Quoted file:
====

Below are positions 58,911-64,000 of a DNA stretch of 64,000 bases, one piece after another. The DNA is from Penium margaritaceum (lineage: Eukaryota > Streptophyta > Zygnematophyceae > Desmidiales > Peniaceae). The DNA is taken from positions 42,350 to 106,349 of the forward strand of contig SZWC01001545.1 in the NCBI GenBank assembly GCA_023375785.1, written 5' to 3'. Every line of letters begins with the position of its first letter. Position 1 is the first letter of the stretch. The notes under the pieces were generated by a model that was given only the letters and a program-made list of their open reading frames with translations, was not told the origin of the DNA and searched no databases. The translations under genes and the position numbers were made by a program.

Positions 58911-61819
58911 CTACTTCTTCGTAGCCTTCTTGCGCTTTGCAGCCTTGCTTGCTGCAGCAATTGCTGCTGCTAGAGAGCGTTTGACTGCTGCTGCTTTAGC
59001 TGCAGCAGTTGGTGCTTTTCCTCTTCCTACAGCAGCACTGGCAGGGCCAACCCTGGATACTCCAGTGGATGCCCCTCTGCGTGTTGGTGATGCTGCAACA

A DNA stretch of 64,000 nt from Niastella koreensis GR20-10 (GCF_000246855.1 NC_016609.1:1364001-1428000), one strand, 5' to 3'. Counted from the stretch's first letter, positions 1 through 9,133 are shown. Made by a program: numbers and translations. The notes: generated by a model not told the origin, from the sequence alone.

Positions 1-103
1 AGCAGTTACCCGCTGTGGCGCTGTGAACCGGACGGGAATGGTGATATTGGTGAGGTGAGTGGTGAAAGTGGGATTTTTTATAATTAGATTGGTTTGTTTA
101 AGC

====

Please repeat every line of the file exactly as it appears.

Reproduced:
Below are positions 58,911-64,000 of a DNA stretch of 64,000 bases, one piece after another. The DNA is from Penium margaritaceum (lineage: Eukaryota > Streptophyta > Zygnematophyceae > Desmidiales > Peniaceae). The DNA is taken from positions 42,350 to 106,349 of the forward strand of contig SZWC01001545.1 in the NCBI GenBank assembly GCA_023375785.1, written 5' to 3'. Every line of letters begins with the position of its first letter. Position 1 is the first letter of the stretch. The notes under the pieces were generated by a model that was given only the letters and a program-made list of their open reading frames with translations, was not told the origin of the DNA and searched no databases. The translations under genes and the position numbers were made by a program.

Positions 58911-61819
58911 CTACTTCTTCGTAGCCTTCTTGCGCTTTGCAGCCTTGCTTGCTGCAGCAATTGCTGCTGCTAGAGAGCGTTTGACTGCTGCTGCTTTAGC
59001 TGCAGCAGTTGGTGCTTTTCCTCTTCCTACAGCAGCACTGGCAGGGCCAACCCTGGATACTCCAGTGGATGCCCCTCTGCGTGTTGGTGATGCTGCAACA

A DNA stretch of 64,000 nt from Niastella koreensis GR20-10 (GCF_000246855.1 NC_016609.1:1364001-1428000), one strand, 5' to 3'. Counted from the stretch's first letter, positions 1 through 9,133 are shown. Made by a program: numbers and translations. The notes: generated by a model not told the origin, from the sequence alone.

Positions 1-103
1 AGCAGTTACCCGCTGTGGCGCTGTGAACCGGACGGGAATGGTGATATTGGTGAGGTGAGTGGTGAAAGTGGGATTTTTTATAATTAGATTGGTTTGTTTA
101 AGC